Rock ‘n’ Roll Animal


Courtesy of Verbicide Magazine

To call Lou Reed a pioneer is to do a disservice to him as well as elevate other so-called “pioneers” to an undeserved status. To call him influential, the same. So few people in the history of music actually, really changed the way people listened to and created music. As the principal songwriter of the Velvet Underground, Reed did just that. He did it again as a solo artist, repeatedly re-inventing himself and ostracizing his own fan base, which made them love him all the more. He became an urban spokesman, the Bizarro Dylan whose sordid tales of debauchery, sexual ambiguity and repentance gave a window into the twisted, all-too-real world of Warhol’s New York City in the 1960s and 70s.

Quite simply, it is possible to conceive of a world without the shadow of Reed, who passed away on Sunday at 71, but that world wouldn’t be nearly as much fun. The list of people who owe some part of their success to Reed and the VU is ridiculously extensive: David Bowie, T. Rex, the Sex Pistols, the Ramones, Joy Division, Talking Heads, R.E.M., Nirvana, LCD Soundsystem. Think how many bands stood on the shoulders of those artists, and then look back at the Velvet Underground. The band’s first album, The Velvet Underground & Nico, is lauded in some circles as the single most influential album of all-time. While that title may be in dispute, Reed’s prominence among New York musical figures in the 20th century is not. The Velvet Underground were the kings of cool, and Reed, with all his disaffection and flawed genius, was the coolest.

Seldom is an artist as tied to a single location as Reed is to the Big Apple. His kaleidoscopic perspective, filtered through the Warhol Exploding Plastic Inevitable era and the seediest scenes in a once not-so-welcoming city, let people into a world that perhaps they did not want to see in the first place. His poetry covered taboo topics ranging from hard drugs to transsexuals. Think how ridiculous a song based on mailing oneself to his lover in a giant box sounds, even today. Yet, Reed gave us “The Gift.” John Cale’s screeching viola in “Heroin” makes the hair stand up on your neck, and Reed sings the dream-like lyrics in almost spoken word form, shifting with the tempo and Maureen Tucker’s pounding rhythms. Surely, this is as close to heroin addiction as the vast majority of people will ever come, and far closer than many ever want to come.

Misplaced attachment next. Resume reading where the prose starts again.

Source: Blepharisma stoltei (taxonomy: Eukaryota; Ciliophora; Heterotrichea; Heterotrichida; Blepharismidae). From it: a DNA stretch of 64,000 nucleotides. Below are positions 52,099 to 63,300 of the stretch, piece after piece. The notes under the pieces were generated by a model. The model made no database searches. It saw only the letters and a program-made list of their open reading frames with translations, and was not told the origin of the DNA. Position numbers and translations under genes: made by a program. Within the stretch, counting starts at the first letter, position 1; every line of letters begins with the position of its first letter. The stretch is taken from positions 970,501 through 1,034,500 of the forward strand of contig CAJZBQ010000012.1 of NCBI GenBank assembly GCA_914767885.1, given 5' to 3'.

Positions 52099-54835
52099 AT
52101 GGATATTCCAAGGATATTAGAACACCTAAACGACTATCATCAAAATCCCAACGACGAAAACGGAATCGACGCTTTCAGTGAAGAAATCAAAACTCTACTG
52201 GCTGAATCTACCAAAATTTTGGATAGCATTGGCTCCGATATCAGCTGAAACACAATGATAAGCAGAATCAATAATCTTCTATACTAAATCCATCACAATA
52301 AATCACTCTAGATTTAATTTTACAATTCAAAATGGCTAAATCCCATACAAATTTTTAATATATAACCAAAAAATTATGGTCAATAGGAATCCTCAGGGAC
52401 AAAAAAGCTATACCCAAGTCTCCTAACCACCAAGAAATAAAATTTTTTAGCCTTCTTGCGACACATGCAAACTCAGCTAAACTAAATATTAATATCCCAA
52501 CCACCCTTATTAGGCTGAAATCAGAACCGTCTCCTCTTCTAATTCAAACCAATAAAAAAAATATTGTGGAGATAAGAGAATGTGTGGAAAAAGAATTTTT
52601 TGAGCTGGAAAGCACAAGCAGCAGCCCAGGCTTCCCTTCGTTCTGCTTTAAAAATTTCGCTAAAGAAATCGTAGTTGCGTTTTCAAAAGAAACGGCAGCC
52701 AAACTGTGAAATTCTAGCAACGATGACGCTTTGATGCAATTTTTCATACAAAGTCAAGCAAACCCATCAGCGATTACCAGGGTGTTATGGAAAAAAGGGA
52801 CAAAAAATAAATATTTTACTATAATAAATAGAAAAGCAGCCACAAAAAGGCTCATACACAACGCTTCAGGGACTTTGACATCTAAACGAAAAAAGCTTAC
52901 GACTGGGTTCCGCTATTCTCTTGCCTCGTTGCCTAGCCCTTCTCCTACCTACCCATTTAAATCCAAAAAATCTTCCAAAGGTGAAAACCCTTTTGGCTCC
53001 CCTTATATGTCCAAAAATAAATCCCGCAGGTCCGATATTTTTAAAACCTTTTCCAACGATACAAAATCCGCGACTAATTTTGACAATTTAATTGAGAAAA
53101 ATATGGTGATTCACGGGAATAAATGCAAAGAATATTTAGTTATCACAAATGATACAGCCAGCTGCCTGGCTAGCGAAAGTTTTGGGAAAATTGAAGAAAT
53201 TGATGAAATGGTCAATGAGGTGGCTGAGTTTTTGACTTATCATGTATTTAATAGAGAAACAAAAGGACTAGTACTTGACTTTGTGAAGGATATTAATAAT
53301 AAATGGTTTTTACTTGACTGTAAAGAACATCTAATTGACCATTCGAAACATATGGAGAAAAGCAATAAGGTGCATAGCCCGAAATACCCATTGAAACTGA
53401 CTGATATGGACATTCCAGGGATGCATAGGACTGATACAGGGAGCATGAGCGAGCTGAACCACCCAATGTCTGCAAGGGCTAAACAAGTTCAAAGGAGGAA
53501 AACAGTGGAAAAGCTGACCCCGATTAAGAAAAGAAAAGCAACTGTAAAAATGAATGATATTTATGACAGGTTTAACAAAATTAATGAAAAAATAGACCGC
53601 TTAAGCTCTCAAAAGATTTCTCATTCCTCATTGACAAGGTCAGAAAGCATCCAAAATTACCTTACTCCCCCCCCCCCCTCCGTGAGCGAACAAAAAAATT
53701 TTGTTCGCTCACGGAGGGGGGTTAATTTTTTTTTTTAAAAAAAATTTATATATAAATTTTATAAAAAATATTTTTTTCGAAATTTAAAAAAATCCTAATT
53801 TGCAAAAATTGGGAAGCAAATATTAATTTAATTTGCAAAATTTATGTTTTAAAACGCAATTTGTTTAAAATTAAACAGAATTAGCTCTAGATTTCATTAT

After leaving the Velvet Underground in 1970, Reed turned out several unique and critically-acclaimed albums. His second, 1972’s Transformer is, by far, the most renowned. People know “Walk on the Wild Side” even before they think about its subtexts. A catchy, subtle song revolving around a cityscape of characters, it is representative of many of Reed’s best works. “Perfect Day” is a simple, longing love song, but the object of Reed’s affection may not be human. The song played a key role in Trainspotting, a film about Scottish heroin junkies. “Satellite of Love” drafts Bowie himself, who co-produced the album along with Mick Ronson, to sing wondrously high-pitched vocal lines. Following Transformer‘s release, in true rock and roll renegade fashion, Reed hired an inexperienced bar band to tour with him.

He toyed with pure noise in a way that evoked classical music just as much as it did Elvis. There was Berlin, a similarly brilliant concept album about drug addicts. Metal Machine Music was a double LP entirely composed of electronic feedback, which critics alternately thought was genius or a mockery of the music industry. Perhaps it is both. The rest of his career comprised solid albums and weirdly enticing works, such as 2003’s The Raven. All the while, Reed stood as the grandfather of alternative music, the John the Baptist of punk, not giving a damn what people said or did so long as he was able to document it with whimsy and delicate reality. He took raw rock and roll, such as that in “White Light/White Heat,” and stripped it to its most essential elements, creating an entirely new genre in the process.

For my part, I’m not sure I would have gone to college in New York City had it not been for Lou Reed. I understand how silly of a statement that sounds at first, but Reed’s music appealed to me the way it appeals to a lot of young people who are trying to figure it out and get their lives together before they turn 21. Reed knew that it isn’t possible, and he used New York as the stage for his wild carnival of evidence proving that. The mystique, all the promise of tomorrow’s parties and the deep alienation revealed themselves to me through Reed’s lyrics. There were others who added to the cache of the city – Springsteen, Dylan and Hendrix all possess considerable portions of my musical heart – but none did it with the deadpan of Lou Reed, the jester of the five boroughs and the only one able to properly and accurately chastise the people in them.

Reed is the reluctant hero of the subterranean, the black leather and black sunglasses champion of the avant garde, and his is the New York which most captivated me before I moved to the city. How many of my subway rides through Harlem have been set to the soundtrack of “I’m Waiting For The Man”? How many full-throttle Saturday nights led directly to the bleariness and half-alive sadness so beautifully described in “Sunday Morning”? Lou Reed showed people that everything is possible and also that there is a reason we don’t do everything. He captured aspects of life as we don’t know it and did things so we wouldn’t have to. In a way, we all lived vicariously through Lou Reed, and in a way, some part of us died with him.


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